Further details of the final day of the stricken fishing vessel

Geo Searcher Wreck News Update

MFV Geo Searcher's Final Day

Additional archive photos showing the vessel and scenes relevant to the event.

Archive photo of MFV Geo Searcher during fishing operations at Gough Island in 2017.
At the time of the fatal collision with a rock on 15th October, four power boats
exactly like this one in the foreground, and manned similarly by two crew members, were in the water.

Map of Gough Island

Map of Gough Island

The Geo Searcher was operating somewhere off the north west coast at the time of the incident
Map: Peter Minton (EVS Island), CC BY 2.0 <https://creativecommons.org/licenses/by/2.0>, via Wikimedia Commons

Summary of events on 15th October

The MFV Geo Searcher was engaged in fishing operations off the far north-west coast of Gough Island on Thursday 15th October. Four powered fishing boats were out carrying out the regular operation laying and retrieving baited traps to catch the Tristan Rock Lobster ready to be brought aboard the ship for processing and freezing.

At a time to be confirmed (likely to be between 07.00-09.30) the ship struck a rock. This is thought to have occurred off the far north-west of the island. The damage caused ingress of water which soon overwhelmed the engine room. The stricken vessel is thought to have moved north-eastwards, but was listing, and when that list became 45 degrees, the ship was finally completely abandoned at approx 10.30 before it sank and was wrecked.

The four fishing boats remained in the water and they towed life rafts which formed a flotilla to enable the 62 aboard the stricken ship to cover the 16kms sea journey to Transvaal Bay. This long trip took approx. four hours, arriving in the bay beneath the Gough Met. Station.

Archive photo of MFV Geo Searcher in Transvaal Bay as viewed from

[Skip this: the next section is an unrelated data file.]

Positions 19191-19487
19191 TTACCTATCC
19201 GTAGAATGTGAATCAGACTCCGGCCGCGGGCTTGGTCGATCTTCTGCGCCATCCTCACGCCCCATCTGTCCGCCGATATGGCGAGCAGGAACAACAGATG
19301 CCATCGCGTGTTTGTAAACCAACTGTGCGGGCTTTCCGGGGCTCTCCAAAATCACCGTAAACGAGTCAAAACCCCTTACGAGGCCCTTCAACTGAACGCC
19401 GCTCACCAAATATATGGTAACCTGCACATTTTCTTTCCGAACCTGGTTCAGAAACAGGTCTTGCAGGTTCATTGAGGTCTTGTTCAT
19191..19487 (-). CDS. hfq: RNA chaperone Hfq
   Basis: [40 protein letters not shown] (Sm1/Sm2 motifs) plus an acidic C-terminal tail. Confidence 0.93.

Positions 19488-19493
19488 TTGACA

the plateau above which is the site of the Met. Station.

There were 60 crew aboard the MFV Geo Searcher and two Fishery Observers from Tristan da Cunha: Former Chief Islander Ian Lavarello and Rodney Green. The South African Maritime Authority (SAMSA) has reported that crew are composed of 47 South African, 3 Portuguese, 1 British,2 Ghanaian, 1 Indonesian and 4 Namibian nationals.

 

The operation to lift the 62 rescued seamen took until 19.00 when all were safely inside the South African Government Meterological Station on the island ready indeed for a good meal.

The archive photo right shows the same lift in operation in 2017 showing how people are lifted from sea craft on an inflated platform slung from a line operated by the crane above. It was reported that this process took four hours to complete safely during the late afternoon and early evening of 15th October as all 62 previously aboard the MFV Geo Searcher were winched to safety using this method.

Crowded Gough Met. Base

Archive aerial photo. showing the South African Government Meterological Station
on the plateau above Transvaal Bay on Gough Island.
A station which has 62 unexpected guests until the arrival of SA Agulhas II,
which departed Cape Town during the morning of Friday 16th October on a mission to rescue them.
We will publish a separate page about the Agulhas' voyage soon.